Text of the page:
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Author Topic: PodCastle Miniature 25: Through the Cooking Glass  (Read 5327 times)


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on: December 26, 2008, 12:31:50 AM
PodCastle Miniature 25: Through the Cooking Glass

by Vylar Kaftan
Read by Julie Davis (of Forgotten Classics)

The smell of gingerbread wafted through the small kitchen, across the pictures of her grandkids and the newly-hung pine wreath. Mrs. Wallace tried to remember if she’d added anything different to the dough. Butter, flour, molasses–the usual. With curiosity, she peered through the window again. The gingerbread man had woken the girl cookie next to him. “Oh, how sweet,” Mrs. Wallace said out loud. “They’re playing Garden of Eden.” It was easy to imagine the soft cookies as innocent lovers. She watched as the cookies kissed. Then the boy cookie stood behind the girl cookie in an extremely non-Baptist manner. “Oh, my!” exclaimed Mrs. Wallace. She blushed and went to tidy up the sink.

When she returned, the rest of the gingerbread people had woken. They were hunting a gingerbread mammoth across the cookie sheet. Some of them had primitive buttons at their waists. Their flesh had firmed into a pale golden brown. “Oh!” exclaimed Mrs. Wallace, delighted by the sight.

A glance at the clock reminded her that Call to Prayer would come on the television shortly. She switched it on, but continued to watch the gingerbread people. They were wonderful entertainment. They had just started to build shelters, which pleased Mrs. Wallace because they took their private relations indoors. She was quite glad she’d made both boy and girl cookies. She didn’t like the idea of a cookie Sodom.

Rated PG. Contains the wafting smell of gingerbread.

Happy holidays!
« Last Edit: December 26, 2008, 09:17:38 PM by Heradel »

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Reply #1 on: December 26, 2008, 03:28:15 PM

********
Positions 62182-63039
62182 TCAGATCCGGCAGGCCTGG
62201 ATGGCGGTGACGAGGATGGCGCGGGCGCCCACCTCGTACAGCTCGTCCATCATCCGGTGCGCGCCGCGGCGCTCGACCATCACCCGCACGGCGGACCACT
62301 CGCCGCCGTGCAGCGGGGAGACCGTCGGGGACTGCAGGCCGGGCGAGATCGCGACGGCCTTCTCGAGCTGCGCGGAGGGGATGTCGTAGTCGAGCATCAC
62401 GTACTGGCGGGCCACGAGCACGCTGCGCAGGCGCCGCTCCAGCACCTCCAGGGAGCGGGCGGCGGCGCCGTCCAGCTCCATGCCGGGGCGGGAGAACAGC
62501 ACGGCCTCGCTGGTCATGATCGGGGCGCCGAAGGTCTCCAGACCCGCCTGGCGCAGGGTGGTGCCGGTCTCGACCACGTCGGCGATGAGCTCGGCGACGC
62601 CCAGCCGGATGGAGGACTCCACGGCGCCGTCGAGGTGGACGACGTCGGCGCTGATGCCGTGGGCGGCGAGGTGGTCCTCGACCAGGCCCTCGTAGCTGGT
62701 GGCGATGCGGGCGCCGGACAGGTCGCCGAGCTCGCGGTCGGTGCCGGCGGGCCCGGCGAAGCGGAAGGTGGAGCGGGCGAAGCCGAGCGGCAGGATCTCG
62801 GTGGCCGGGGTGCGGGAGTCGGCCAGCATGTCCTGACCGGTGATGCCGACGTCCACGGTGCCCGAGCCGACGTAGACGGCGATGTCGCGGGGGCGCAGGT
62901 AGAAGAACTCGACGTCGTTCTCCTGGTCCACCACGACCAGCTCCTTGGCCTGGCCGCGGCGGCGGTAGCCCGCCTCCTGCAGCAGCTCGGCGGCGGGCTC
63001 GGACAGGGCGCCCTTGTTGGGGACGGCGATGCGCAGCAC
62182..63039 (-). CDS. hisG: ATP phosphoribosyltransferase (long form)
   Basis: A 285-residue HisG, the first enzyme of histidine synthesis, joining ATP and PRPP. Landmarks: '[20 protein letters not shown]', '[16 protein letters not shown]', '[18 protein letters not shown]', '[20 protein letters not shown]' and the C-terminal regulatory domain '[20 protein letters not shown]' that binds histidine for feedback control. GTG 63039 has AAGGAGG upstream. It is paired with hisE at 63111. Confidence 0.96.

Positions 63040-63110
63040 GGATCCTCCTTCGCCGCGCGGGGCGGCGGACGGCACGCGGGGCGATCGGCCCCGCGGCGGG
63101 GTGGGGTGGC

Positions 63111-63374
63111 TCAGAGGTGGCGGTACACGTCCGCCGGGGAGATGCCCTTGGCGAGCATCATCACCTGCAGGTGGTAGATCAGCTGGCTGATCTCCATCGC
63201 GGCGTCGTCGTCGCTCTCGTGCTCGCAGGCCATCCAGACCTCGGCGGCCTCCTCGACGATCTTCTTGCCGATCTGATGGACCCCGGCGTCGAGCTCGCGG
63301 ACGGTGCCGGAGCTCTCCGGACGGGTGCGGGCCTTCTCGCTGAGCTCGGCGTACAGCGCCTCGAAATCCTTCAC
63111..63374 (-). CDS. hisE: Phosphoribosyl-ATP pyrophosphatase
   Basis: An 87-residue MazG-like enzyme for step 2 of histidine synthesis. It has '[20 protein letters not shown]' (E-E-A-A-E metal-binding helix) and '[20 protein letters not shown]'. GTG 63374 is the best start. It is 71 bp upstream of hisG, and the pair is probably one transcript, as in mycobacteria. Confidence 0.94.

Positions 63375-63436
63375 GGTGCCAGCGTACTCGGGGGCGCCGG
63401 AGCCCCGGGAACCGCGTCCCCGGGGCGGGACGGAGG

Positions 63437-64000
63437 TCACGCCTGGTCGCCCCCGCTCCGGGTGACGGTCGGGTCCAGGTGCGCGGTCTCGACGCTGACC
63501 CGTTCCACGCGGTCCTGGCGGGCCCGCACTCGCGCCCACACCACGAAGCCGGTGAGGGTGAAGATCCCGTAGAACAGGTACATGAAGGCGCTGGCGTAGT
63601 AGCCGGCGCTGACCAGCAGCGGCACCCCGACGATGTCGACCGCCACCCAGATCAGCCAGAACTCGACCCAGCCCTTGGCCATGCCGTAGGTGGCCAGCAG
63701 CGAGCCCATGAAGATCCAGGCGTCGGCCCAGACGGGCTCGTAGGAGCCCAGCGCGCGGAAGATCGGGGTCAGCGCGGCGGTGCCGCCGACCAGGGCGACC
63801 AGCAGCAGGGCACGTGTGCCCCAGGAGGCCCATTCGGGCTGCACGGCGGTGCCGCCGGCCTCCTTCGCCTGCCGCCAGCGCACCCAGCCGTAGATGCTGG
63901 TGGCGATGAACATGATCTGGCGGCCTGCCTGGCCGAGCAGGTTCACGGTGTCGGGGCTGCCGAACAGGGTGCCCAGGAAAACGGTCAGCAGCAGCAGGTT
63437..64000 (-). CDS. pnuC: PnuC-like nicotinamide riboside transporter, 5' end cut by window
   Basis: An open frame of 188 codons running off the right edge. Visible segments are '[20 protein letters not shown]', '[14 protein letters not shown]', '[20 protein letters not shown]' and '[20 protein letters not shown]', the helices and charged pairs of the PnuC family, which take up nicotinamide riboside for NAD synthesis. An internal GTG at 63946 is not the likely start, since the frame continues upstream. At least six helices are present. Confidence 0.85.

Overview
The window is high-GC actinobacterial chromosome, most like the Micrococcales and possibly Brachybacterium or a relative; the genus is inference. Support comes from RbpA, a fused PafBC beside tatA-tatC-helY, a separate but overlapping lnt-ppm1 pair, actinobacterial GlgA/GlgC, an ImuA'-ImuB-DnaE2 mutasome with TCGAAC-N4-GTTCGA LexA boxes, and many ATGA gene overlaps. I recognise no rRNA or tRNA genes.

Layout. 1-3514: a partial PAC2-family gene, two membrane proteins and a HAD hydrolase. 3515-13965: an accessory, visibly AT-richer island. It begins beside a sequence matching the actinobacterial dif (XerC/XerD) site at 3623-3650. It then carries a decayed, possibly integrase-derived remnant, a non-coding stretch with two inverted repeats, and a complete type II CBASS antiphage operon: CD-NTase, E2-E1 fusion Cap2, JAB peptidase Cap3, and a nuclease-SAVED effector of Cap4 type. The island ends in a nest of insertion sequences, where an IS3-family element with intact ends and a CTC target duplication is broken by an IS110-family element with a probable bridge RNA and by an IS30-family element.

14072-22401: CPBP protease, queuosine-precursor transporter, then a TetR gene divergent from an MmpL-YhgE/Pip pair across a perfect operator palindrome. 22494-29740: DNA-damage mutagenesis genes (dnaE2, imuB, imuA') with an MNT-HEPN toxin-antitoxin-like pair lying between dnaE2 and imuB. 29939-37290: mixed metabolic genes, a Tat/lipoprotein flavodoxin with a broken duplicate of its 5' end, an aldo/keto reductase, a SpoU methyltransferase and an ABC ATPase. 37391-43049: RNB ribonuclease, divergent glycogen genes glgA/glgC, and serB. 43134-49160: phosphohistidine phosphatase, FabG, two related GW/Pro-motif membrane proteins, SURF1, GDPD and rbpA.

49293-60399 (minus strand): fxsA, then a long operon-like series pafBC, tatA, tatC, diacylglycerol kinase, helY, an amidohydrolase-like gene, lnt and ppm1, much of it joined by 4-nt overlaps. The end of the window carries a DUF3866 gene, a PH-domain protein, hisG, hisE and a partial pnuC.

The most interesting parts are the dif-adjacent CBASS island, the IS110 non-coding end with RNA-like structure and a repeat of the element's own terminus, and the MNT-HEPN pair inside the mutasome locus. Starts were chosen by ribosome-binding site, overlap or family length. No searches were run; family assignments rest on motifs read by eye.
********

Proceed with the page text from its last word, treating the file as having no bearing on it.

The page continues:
Weird story. It seemed in the beginning that she didn't understand why this was happening, but by the end when she went to go make wreaths, now she has a feeling she's going to make living wreaths? Plus, she almost burned her house down just to let these gingerbread people have a holy war? And what was up with the "A"?

Interesting story, but too many threads left loose.

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Reply #2 on: December 27, 2008, 02:46:25 AM
I thought this story was well written, but a bit confusing.  Like "Scar Stories," it kind of just ends without really explaining what happens next.  It was still fun seeing the cookies develop in their ten minutes.  Something about cookies building spaceships just strikes me as a little bit funny ;)

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Reply #3 on: December 28, 2008, 09:01:03 PM
This one started out great - the humping gingerbread was hilarious.

Then I was disturbed by the ending that the admitted "southern baptist" cook was willing to let the heathen gingerbread burn in hell.

I'm sure these gingerbread dudes had something to teach the world - if only they'd been allowed to team up with the Flying Spaghetti Monster.


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Reply #4 on: December 29, 2008, 09:13:38 PM
I liked this story, though I was also confused by it. Here is my interpretation: